Brazil: The Unflinching Courage of Rio’s Gay Crusader

David Michael dos Santos Miranda arrives at his house in a leafy section of Rio de Janeiro 20 minutes late, apologizing as he jumps out of the back seat of a bulletproof sedan. He has been watching Joao —one of the boys he adopted with his husband, Glenn Greenwald, last year —play soccer. The family rented the bulletproof car because Miranda is an openly gay city council member and a vehement critic of the city’s right-wing mayor, Marcello Crivella. In March, Rio’s other openly gay city council member, Marielle Franco, was shot dead by a trained assassin.

“There’s a suspicion it came from inside the council,” Miranda says of the order to kill Marielle.  (The crime is still being investigated.) “They could have pretended it was a mugging,” he adds, “but they didn’t bother.  They wanted to send a message.” The assassination set off shock waves in Rio and beyond — nowhere more so than in the house Miranda shares with Greenwald, their sons, Joao, 10, and Jonathan, 8, and the family’s 24 dogs, all rescued.

Now Greenwald, 51, and Miranda, 33, who met on an Ipanema beach 13 years ago, don’t go out without “Justice for Marielle” stickers pasted over their hearts. And sometimes they don’t go out at all. On May Day, Miranda decided to skip a rally in Rio’s Campo Grande neighborhood because, as he texted this reporter, it “is too dangerous for me.” But he isn’t exactly hiding. That night, he announced on Facebook that he will run for Brazil’s Congress on the ticket of the Socialist Liberation Party (Partido Socialista Liberdade or PSOL).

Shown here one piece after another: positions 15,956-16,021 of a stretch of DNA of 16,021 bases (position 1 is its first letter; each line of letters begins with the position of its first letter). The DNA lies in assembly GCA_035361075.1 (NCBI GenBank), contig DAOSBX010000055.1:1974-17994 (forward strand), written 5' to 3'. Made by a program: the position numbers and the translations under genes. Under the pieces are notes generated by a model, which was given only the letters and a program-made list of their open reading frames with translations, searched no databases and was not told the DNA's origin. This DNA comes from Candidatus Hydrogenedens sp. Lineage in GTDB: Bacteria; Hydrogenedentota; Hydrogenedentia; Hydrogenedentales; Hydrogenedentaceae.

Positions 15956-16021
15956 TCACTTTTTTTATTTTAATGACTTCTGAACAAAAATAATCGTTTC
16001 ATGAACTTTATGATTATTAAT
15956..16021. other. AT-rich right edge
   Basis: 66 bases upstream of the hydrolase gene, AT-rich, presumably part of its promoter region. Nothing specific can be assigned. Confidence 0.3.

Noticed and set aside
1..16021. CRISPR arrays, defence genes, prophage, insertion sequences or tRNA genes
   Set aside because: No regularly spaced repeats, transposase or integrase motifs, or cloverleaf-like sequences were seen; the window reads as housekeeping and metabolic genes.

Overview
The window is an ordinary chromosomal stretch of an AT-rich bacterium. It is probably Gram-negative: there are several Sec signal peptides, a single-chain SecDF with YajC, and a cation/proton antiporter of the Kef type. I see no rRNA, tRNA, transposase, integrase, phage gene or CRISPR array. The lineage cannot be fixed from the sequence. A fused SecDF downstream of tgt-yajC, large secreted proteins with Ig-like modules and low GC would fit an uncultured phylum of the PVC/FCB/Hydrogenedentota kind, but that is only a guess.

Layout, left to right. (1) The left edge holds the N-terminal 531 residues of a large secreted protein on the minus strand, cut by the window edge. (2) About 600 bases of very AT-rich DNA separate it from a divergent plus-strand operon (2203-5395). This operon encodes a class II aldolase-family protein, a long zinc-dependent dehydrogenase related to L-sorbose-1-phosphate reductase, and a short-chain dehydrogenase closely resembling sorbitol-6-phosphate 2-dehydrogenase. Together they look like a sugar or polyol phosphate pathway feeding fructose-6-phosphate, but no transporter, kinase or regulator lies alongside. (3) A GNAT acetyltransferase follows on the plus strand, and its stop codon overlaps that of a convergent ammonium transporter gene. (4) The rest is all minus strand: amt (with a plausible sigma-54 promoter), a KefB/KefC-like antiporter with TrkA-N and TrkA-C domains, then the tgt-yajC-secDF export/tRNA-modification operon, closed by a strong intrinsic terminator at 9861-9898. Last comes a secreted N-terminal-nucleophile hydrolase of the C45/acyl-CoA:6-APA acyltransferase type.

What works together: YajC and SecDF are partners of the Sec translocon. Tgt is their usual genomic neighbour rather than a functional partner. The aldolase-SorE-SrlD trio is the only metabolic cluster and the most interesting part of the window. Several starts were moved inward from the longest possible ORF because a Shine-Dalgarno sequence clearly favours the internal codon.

Anticipating the October election, he wrote, “Fighting for justice is necessary, an obligation — even if it is always risky and dangerous to confront corrupt and powerful factions.”

“There’s a lot of fights I can have in Brasilia,” says Miranda, optimistically. He names the passage of LGBT-specific hate crime laws as one of his goals. But holding national office could also make him more of a target for right-wing extremists. He used to worry about his husband’s safety (working with Edward Snowden, Miranda says, put Greenwald on “a collision course with the interests of the world's greatest power”); now Greenwald worries about his. “Our lives are intense in every aspect,” Miranda concedes as the dogs bark and the children clamor for his time. Whether being married to a world-famous journalist protects him remains to be seen. Read more via OUT